Raymond J. DeMallie

Raymond J. DeMallie (born October 16, 1946) is an American anthropologist whose work focuses on the cultural history of the peoples of the Northern Plains, particularly the Lakota. His work is informed by interrelated archival, museum-based, and ethnographic research in a manner characteristic of the ethnohistorical method.[1] In 1985 he founded and became the director of the American Indian Studies Research Institute at Indiana University Bloomington.

Early life and education

Raymond DeMallie was born in 1946 and raised in Rochester, New York. In 1964, in his last year of high school, he attended the Lewis Henry Morgan Lectures at the University of Rochester, given by Fred Eggan of the University of Chicago.[2]

This inspired DeMallie's decision to attend the University of Chicago for undergraduate and graduate work; Eggan would eventually serve as the chair of his dissertation committee. Other influential teachers at Chicago included Sol Tax (with whom he worked as a member of the staff of Current Anthropology), George Stocking, Ray Fogelson, and David Schneider.[2]

DeMallie's dissertation fieldwork on the Cheyenne River Indian Reservation focused on kinship and social organization. DeMallie drew from both cultural and linguistic data, and he received his PhD in 1971. (He earned his B.A. with honors in 1968 and his M.A. in 1970, with the Department of Anthropology throughout his education at Chicago.)[2]


DeMallie was a member of the University of Wyoming's Department of Anthropology from 1972-73.

In 1973 he joined Indiana University's Anthropology Department, which allowed him to work with the department's founder, Carl Voegelin. In 1985 DeMallie founded and became the director of the American Indian Studies Research Institute at Indiana University. The Institute collaborates with tribes to document endangered native languages and develop materials to teach the languages, many of which are being revived in tribal schools and colleges.[2] On the Indiana faculty, Professor DeMallie is also the Class of 1967 Chancellor’s Professor of Anthropology and American Studies.[2]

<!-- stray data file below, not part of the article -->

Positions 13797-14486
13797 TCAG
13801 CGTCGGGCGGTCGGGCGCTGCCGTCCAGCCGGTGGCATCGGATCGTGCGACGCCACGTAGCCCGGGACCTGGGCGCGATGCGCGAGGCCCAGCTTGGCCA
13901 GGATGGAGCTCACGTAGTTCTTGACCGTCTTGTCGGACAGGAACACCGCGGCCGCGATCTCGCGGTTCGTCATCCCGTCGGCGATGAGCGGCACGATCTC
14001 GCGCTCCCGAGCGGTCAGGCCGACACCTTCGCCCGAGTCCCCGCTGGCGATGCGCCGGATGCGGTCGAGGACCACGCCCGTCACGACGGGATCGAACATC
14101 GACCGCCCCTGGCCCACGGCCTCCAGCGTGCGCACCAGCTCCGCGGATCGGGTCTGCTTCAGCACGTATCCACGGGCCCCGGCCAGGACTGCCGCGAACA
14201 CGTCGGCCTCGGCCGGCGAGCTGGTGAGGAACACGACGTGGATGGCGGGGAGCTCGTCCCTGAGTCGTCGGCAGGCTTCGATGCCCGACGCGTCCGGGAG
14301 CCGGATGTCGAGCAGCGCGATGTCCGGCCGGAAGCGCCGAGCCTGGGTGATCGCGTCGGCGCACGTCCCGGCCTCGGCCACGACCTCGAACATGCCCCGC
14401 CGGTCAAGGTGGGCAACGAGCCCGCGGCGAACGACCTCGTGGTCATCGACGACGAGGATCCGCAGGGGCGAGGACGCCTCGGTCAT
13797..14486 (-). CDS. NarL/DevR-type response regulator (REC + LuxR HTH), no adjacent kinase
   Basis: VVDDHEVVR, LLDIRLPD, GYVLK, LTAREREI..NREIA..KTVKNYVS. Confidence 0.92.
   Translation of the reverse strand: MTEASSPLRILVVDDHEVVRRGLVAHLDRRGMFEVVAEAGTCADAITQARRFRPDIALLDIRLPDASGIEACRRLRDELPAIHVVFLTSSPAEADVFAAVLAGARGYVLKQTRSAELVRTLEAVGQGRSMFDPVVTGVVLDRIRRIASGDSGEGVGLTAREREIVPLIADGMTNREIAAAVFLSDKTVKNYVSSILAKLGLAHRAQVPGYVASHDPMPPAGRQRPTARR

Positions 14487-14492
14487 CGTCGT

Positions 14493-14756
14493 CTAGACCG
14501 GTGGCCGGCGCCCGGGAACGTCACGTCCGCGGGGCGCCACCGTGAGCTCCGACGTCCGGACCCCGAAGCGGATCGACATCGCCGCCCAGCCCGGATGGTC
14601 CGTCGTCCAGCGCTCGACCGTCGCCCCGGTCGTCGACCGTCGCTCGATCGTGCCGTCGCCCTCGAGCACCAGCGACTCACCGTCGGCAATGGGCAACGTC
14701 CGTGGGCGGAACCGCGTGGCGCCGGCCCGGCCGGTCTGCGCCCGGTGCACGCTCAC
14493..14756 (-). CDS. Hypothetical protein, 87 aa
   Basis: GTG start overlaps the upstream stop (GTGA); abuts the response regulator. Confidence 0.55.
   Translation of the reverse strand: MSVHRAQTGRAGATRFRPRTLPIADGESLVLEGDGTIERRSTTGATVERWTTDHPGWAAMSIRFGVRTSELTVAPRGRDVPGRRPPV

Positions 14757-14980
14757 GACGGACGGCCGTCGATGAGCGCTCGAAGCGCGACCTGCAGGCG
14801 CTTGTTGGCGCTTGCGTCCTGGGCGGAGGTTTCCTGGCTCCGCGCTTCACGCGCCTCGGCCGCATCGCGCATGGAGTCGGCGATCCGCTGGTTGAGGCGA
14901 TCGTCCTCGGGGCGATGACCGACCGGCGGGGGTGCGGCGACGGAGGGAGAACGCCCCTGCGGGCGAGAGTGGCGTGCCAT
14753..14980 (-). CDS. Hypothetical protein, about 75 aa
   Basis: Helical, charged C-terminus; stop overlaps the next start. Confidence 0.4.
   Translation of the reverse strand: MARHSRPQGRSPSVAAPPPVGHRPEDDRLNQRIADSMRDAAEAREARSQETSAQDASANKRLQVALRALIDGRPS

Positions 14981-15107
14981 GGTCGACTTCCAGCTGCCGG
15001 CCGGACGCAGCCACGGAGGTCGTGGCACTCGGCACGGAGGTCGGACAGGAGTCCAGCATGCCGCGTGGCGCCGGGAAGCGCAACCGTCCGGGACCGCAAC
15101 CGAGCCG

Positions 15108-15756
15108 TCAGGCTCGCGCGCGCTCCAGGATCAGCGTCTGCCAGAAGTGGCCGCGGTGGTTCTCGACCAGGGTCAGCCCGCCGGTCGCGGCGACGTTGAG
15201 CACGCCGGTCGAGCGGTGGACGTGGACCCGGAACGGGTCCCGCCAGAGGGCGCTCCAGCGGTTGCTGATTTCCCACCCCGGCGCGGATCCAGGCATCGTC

During his career at Indiana, DeMallie has trained a significant number of scholars who have taken up research and teaching posts in several fields concerned with Native North American studies. These include Brenda Farnell, Paula Wagoner, Mindy J. Morgan, Jason Baird Jackson, and Carolyn Anderson.

DeMallie has been active in professional associations; in 1991-1992, he was elected as president of the American Society for Ethnohistory.[3]

Legacy and honors

Representative works


  • DeMallie, Raymond J. (November 1982), "The Lakota Ghost Dance: An Ethnohistorical Account", The Pacific Historical Review, 51 (4): 385–405, doi:10.2307/3639782, ISSN 0030-8684, JSTOR 3639782
  • DeMallie, Raymond J. (2001), "Procrustes and the Sioux: David M. Schneider and the Study of Sioux Kinship", in Feinberg, Richard; Ottenheimer, Martin (eds.), The Cultural Analysis of Kinship: The Legacy of David M. Schneider, Urbana: University of Illinois Press, pp. 46–59, hdl:2027/spo.bbk4552.0001.001, OCLC 45784204
  • DeMallie, Raymond J. (2004), "Tutelo and Neighboring Groups", in Fogelson, Raymond D. (ed.), Handbook of North American Indians, Vol. 14: Southeast, Washington, DC: Smithsonian Institution, pp. 286–300, ISBN 0-16-072300-0
  • DeMallie, Raymond J. (2006), "The Sioux at the Time of European Contact: An Ethnohistorical Problem", in Strong, Pauline Turner; Kan, Sergei (eds.), New Perspectives on Native North America: Cultures, Histories, and Representations, Lincoln: University of Nebraska Press, pp. 239–260, OCLC 61454015



  1. Raymond J. DeMallie (1993) "These Have No Ears": Narrative and the Ethnohistorical Method. Ethnohistory. 40(4):515-538.
  2. "Raymond J. DeMallie", Indiana University, accessed December 20, 2009.
  3. "Governance of the Society", American Society for Ethnohistory, accessed December 20, 2009
  4. "Raymond DeMallie", École des Hautes Études en Sciences Sociales, accessed December 20, 2009.
This article is issued from Wikipedia. The text is licensed under Creative Commons - Attribution - Sharealike. Additional terms may apply for the media files.